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I've been trying to figure out what makes the vitamin B group really big with 8 vitamins. Chemically they have different structures. Solubility: not only vitamins from this group are water soluble vitamins (also vitamin C). Function: not only this group of vitamins are cofactors for metabolic processes.

So what's the reason for this grouping, or why we can't include other vitamins in this group? Also, what does the letter B stands for?

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The common scientific belief around 1900 was that the only dietary components needed to support life were protein, fats, carbohydrates, and salts.[1] In 1912 Hopkins reported on experiments showing that "accessory factors" seemed to be needed.[1] In 1916, some of the factors began to be characterized in the paper "The Relation of the Unidentified Dietary Factors, the Fat-Soluble A, and Water-Soluble B, of the Diet to the Growth Promoting Properties of Milk."[2] The title itself designates two factors as A and B. Lack of factor A seemed to be associated with various problems particularly with the eyes, and factor B with a condition similar to beriberi. Before long, another factor was found that was associated with scurvy. In 1920, the literature had a confusion of terminology in use, and Drummond, using a variant of Funk's word, proposed:

that the substances be spoken of as Vitamin A, B, C, etc. This simplified scheme should be quite sufficient until such time as the factors are isolated, and their true nature identified.[3]

It was only later that the factors became well characterized. Vitamin B came to be known to be a complex mixture, and its components took decades to be characterized.(Wikipedia) As components of Vitamin B came to be known, subscripts were assigned. Some of the subscripts were assigned to compounds that later turned out to not to be fundamental and essential, and so are no longer used. Vitamin B12 took a particularly long time to characterize.(Wikipedia)

The vitamins are now well understood, and each has a specific name unrelated to the vitamin naming scheme, yet the vitamin terminology continues to be used because it is well known and useful to people at many different levels of technical knowledge. The significance of the name of the B group of vitamins is that "B" follows "A" and precedes "C" in the alphabet, and the history of discovery is still embedded in the names we use.

[1] Hopkins FG. Feeding experiments illustrating the importance of accessory factors in normal dietaries. J Physiol. 1912 Jul 15;44(5-6):425-60. doi: 10.1113/jphysiol.1912.sp001524. PMID: 16993143; PMCID: PMC1512834.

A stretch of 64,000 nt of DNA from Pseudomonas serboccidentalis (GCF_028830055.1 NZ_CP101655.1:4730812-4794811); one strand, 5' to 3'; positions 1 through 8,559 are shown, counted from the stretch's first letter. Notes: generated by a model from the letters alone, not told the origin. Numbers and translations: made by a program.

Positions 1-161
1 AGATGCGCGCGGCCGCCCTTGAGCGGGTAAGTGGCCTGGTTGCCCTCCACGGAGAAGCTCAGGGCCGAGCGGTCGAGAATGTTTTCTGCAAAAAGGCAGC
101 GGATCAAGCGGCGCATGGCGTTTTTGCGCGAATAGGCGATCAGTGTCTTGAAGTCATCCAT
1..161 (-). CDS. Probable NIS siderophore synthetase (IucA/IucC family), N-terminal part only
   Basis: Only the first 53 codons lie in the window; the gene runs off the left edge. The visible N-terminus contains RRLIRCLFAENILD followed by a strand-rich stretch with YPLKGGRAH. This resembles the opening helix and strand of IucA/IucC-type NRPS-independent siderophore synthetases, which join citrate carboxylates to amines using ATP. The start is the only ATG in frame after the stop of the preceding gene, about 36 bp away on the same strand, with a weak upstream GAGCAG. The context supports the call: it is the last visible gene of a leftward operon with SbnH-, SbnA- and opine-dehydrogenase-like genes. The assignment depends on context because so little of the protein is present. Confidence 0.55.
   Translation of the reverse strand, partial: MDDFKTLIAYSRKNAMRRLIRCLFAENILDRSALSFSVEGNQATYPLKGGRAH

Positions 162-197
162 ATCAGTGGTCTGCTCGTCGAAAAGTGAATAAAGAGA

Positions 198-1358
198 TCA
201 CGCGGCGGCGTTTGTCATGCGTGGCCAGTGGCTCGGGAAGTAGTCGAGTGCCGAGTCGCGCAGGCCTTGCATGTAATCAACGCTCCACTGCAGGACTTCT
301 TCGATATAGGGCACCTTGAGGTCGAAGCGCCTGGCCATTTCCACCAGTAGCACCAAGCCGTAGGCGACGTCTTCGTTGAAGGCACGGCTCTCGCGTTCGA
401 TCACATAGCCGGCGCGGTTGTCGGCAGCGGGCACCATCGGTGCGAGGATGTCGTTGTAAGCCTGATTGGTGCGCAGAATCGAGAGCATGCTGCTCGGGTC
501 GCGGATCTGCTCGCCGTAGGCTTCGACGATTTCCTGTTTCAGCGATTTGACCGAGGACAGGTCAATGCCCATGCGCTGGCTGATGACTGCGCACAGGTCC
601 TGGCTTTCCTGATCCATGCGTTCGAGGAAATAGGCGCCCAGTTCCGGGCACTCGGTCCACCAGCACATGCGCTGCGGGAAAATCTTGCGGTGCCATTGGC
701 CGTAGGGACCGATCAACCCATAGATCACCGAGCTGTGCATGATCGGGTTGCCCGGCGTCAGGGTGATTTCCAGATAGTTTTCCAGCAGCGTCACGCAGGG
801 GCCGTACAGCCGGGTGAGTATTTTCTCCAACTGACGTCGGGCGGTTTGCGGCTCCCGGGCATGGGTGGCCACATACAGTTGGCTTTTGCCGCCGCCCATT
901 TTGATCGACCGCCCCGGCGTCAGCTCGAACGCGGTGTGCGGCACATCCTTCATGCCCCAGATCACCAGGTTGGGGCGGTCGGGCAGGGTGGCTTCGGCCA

[2] EV McCollum, N Simmonds, W Pitz. The Relation of the Unidentified Dietary Factors, the Fat-Soluble A, and Water-Soluble B, of the Diet to the Growth Promoting Properties of Milk - Journal of Biological Chemistry, 1916

[3] Drummond JC. The Nomenclature of the so-called Accessory Food Factors (Vitamins). Biochem J. 1920 Oct;14(5):660. doi: 10.1042/bj0140660. PMID: 16742922; PMCID: PMC1258930.

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According to PeaceHealth:

The vitamin B-complex refers to all of the known essential water-soluble vitamins except for vitamin C.

Vitamin B was once thought to be a single nutrient. Researchers later discovered these extracts contained several vitamins.

Each member of the B-complex has a unique structure and performs unique functions in the human body. Vitamins B1, B2, B3, and biotin participate in different aspects of energy production, vitamin B6 is essential for amino acid metabolism, and vitamin B12 and folic acid facilitate steps required for cell division.

So, vitamins B have different functions, but most of them appear to be involved in the metabolism, especially of carbohydrates (Medical Libre Texts).

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B doesn't stand for anything. Originally, the vitamins were name alphabetically which can be traced to Cornelia Kennedy's 1916 Master's Thesis. What separates B-vitamins (and all vitamins) is there function. The function of B-vitamins is in metabolism and certain metabolic cycles, such as the Citric Acid Cycle.

Citations: http://vc.bridgew.edu/cgi/viewcontent.cgi?article=1029&context=mahpls_fac https://www.ncbi.nlm.nih.gov/pmc/articles/PMC4772032/

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    $\begingroup$ Please cite a reference in support of this assertion about B vitamins being classified as such because of an involvement in metabolism. It may be true, but I find it strange as the requirement for a vitamin must have been established before its function was known. $\endgroup$ – David Jan 12 at 20:23

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